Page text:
You can always try to file a motion to terminate. Whether or not it will work will be up to the judge. Paying 20 years on a 19 year marriage is a long time. However, spousal support on a long term marriage can go on indefinitely. There are a lot of factors that go into a spousal support determination. You should at least have a consultation with a local attorney and discuss with him or her whether or not it would be in your best interests to try the motion. No one can give you a good opinion on whether you will win or lose based on the 3 sentences you wrote.
Michael is in San Jose, California and can be reached at 408-295-4232 or at firstname.lastname@example.org. Consultation fees, rates and retainers vary based on need and ability to pay.
You may request a modification. The judge has pretty much total discretion whether or not to grant your modification request. The judge's decision will be based on many factors but mainly the relative financial and life situations of BOTH parties, and an attorney can help you write about these factors You need an attorney to at least help you write your motion.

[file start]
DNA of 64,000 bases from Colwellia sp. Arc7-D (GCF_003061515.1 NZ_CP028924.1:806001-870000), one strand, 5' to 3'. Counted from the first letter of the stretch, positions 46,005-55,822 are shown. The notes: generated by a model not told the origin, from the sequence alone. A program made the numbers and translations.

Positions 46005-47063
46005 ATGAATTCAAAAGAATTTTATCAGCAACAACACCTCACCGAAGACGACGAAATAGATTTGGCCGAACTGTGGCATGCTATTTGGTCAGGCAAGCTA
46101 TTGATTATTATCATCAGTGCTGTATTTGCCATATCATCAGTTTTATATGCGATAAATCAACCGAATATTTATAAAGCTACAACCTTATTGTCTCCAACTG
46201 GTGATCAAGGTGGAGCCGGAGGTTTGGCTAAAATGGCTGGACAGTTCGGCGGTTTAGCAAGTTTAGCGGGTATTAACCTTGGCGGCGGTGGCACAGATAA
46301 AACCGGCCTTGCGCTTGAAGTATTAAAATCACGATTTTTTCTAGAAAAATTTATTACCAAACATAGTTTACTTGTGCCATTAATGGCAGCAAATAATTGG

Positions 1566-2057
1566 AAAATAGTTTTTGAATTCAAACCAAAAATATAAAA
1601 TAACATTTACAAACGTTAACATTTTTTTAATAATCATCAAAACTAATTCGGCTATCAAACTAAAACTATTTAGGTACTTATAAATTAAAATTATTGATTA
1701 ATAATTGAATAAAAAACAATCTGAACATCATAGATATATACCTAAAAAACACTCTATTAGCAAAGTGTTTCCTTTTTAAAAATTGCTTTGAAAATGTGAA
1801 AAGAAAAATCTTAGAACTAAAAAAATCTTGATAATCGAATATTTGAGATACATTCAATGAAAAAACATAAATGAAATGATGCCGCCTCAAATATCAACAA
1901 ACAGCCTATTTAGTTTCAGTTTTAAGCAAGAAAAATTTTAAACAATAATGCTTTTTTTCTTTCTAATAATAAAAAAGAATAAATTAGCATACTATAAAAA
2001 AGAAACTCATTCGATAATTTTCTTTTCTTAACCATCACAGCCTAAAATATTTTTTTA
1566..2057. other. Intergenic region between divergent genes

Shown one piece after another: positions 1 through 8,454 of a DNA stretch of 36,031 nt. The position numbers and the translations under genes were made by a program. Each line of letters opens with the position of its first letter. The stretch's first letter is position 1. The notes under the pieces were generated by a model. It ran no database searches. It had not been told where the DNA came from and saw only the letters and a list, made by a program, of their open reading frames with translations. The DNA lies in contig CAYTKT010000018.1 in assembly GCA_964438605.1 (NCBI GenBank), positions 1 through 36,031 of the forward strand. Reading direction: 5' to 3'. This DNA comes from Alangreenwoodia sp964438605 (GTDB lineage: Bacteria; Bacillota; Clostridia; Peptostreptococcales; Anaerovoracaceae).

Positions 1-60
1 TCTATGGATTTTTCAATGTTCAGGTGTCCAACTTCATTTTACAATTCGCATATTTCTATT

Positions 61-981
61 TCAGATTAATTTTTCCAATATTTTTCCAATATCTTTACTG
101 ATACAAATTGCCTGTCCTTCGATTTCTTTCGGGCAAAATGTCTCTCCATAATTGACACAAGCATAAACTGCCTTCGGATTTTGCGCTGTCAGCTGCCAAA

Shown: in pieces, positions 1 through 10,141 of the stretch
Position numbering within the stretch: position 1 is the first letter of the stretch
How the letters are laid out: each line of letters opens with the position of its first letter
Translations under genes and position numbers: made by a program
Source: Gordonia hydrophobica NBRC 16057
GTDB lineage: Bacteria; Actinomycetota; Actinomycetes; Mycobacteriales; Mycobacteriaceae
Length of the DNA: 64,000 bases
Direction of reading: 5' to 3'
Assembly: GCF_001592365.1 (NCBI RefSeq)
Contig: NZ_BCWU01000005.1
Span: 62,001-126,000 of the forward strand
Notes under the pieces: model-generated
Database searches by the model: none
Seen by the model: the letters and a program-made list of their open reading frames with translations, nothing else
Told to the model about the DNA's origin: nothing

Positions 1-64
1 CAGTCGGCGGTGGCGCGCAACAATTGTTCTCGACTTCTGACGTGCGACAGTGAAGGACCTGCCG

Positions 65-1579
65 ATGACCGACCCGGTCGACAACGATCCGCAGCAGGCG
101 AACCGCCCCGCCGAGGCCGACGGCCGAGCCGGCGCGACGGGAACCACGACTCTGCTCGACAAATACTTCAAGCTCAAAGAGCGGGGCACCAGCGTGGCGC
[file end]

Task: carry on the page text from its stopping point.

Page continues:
Thomas Neil is a Sacramento attorney, representing clients in court in Sacramento and in surrounding counties. Or, if you cannot afford full representation then, for much less, Mr. Neil can instead write you the forms and declaration you need, and help you serve them, and you go to court by yourself. A well written declaration by an attorney, supported by proper evidence, will GREATLY increase your chances of sucess in court. Our office takes credit cards.
Thomas A Neil
3224 El camino Avenue
Sacramento, CA 95821
You can request a modification of spousal support by showing a change of circumstance, you make less she makes more, as well as other factors which you can see in Family Code 4320.
I would suggest contacting an attorney in your area to assist you.
Note this answer does not constitute legal advice, and should not be relied on. Each situation is fact specific and court specific, and it is not possible to evaluate a legal problem without a comprehensive consultation and review of all the facts and court pleadings filed in the case. This answer does not create an attorney-client relationship
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